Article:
Their story actually starts with a couple named Amy and Fred Carlsen. They were out walking their daughter’s dogs on March 15th when one of the dogs, Meeka, smelled something interesting behind a chain-link fence. When Amy and Fred went over, they found three dead fox pups outside of a den with two baby foxes still alive inside. One of them came out to bark, but the other was quiet and stayed mostly hidden.
Fred and Amy left some dried dog food for the pups, but they were still worried about their safety due to the fact that three of them had already died. They called Brockton Animal Control and Megan Hanrahan, an amazing ACO who has brought an incredible amount of rescued wildlife to us at NEWC, came to investigate. Megan had found a dead adult fox hit by a car in the area shortly before this, and so she knew that the pups needed to be taken care of. When she arrived at the den, she was only able to recover one pup, and assumed that the second had unfortunately already passed away like the original three.
Just in case, Megan left safe and humane traps with food and water around the area to see if the second fox could be found. Foxes are social animals, and need to be raised with others close to their age. It was very important to find the second fox both for its sake and for the fox she had already rescued.
After several days with no results, Animal Control pulled the traps as it looked pretty hopeless for the last baby. The Carlsens were still invested though, and they wanted to be absolutely sure. They took pictures inside of the den to see if they could get any sign of the last fox, and amazingly he was actually in there, huddled into a back corner hiding from the world.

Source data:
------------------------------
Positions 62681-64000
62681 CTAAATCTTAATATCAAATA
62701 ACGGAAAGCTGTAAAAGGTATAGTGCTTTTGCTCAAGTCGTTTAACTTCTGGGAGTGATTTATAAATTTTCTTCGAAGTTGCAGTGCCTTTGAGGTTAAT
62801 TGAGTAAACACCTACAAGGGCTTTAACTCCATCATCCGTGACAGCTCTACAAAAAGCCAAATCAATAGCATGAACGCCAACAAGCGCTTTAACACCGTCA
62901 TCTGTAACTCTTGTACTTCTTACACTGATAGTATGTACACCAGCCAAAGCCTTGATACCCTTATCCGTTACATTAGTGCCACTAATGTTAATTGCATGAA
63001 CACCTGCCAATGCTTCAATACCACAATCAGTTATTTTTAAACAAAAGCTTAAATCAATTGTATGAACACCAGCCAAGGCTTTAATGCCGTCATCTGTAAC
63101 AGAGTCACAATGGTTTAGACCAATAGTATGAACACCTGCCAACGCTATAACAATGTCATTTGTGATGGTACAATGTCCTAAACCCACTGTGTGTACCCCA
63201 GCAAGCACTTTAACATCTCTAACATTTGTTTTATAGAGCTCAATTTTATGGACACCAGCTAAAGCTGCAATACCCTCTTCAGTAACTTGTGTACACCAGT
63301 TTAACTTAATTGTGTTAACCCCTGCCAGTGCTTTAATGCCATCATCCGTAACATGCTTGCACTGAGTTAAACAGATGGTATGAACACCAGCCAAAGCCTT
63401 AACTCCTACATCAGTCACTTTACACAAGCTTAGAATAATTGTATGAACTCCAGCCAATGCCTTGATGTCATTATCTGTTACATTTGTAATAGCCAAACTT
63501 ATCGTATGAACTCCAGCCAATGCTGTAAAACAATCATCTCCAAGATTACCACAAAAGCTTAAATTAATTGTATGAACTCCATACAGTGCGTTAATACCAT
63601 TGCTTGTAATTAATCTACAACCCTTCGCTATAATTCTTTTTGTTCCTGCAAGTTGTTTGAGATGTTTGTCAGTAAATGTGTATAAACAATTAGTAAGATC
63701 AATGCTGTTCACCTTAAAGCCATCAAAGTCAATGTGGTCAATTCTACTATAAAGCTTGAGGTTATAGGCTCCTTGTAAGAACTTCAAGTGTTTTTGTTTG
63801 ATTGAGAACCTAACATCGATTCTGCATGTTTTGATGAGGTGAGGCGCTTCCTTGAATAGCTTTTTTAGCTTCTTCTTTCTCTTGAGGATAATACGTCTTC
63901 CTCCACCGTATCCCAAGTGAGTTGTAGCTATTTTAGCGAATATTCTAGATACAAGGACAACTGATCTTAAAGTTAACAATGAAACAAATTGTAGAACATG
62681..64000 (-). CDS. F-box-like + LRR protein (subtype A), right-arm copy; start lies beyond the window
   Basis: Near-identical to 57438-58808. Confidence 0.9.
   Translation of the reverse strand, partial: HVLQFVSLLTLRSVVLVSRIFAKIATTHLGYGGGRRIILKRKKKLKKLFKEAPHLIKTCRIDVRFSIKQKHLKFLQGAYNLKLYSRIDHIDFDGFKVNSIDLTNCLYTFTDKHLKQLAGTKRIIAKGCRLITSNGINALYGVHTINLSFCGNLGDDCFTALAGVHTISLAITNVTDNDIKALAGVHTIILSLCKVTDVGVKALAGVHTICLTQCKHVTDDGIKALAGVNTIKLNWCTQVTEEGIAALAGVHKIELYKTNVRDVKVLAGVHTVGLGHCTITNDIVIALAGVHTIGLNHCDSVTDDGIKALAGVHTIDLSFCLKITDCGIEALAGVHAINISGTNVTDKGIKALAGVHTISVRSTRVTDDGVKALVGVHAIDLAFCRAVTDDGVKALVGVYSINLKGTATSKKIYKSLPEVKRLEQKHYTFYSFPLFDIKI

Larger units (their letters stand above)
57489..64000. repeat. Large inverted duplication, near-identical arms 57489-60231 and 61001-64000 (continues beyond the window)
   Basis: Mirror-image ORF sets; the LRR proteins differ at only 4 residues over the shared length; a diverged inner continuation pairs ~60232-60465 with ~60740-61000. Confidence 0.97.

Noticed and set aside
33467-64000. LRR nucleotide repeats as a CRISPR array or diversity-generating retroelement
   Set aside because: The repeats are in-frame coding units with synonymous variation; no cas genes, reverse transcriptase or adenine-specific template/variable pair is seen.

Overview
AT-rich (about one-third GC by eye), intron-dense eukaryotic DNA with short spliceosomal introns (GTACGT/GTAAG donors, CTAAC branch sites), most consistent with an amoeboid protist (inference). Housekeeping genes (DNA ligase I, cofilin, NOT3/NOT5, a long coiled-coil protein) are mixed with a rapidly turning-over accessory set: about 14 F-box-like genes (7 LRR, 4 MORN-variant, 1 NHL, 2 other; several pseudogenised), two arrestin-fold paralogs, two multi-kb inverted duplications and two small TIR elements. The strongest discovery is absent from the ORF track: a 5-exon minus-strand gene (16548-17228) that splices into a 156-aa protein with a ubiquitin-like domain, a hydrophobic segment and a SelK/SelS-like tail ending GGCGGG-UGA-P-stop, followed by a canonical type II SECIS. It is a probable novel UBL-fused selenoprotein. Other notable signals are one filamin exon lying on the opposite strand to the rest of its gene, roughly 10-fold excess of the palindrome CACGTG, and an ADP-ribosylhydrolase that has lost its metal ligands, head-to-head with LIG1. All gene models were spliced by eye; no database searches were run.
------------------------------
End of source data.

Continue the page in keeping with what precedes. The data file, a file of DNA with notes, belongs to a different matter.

Amy and Fred immediately called Animal Control, and Megan came right over with a freshly baited trap. She asked the Carlsens to check the trap in a few hours and to call her if there were any results. When they came back to see, the fox was in the trap! He had gotten hungry enough that fresh food right by the entrance to his den overcame his fear. Amy and Fred called Megan right away, and she came over immediately to get the fox. He was brought to us at NEWC the very next morning.
Now the foxes are both with us, and are receiving medical treatment for their roundworms. They are both eating well and are looking great, and should grow up just fine.
We’re very grateful for the effort Amy, Fred, and Megan all put into this rescue mission, and we’re thankful that it worked out so well in the end. It’s always wonderful when orphaned wildlife get a happy ending!
This is a Pleosaurus that Dr. Mertz recently saw in Odd Pet Vet. She’s just a baby, and was here for her first check-up. After some basic tests, Dr. Mertz gave her a clean bill of health, and she was ready to go home. Pleosauri are originally from the cretaceous period, and are herbivorous animals.
One of the many hats that Dr. Mertz wears is that of the Cold Blooded Vet. This is a well-deserved title, and comes from the fact that he sees an incredible number of reptile patients every year. A popular type of reptile pet is the boid family, encompassing boas and pythons. The picture below is of one of the boas that came in recently with a relatively common problem called blister disease.
Blister disease, also known as vesicular dermatitis, is an infection common to boids that exhibits as blistering and lesioning of the skin. It is quite painful, and also commonly fatal without treatment. It is caused by the snake lying in its own urine in a warm environment. It takes only 24-48 hours to occur, so pet snakes need to be handled or at least carefully observed daily to ensure that their habitat is healthy and safe.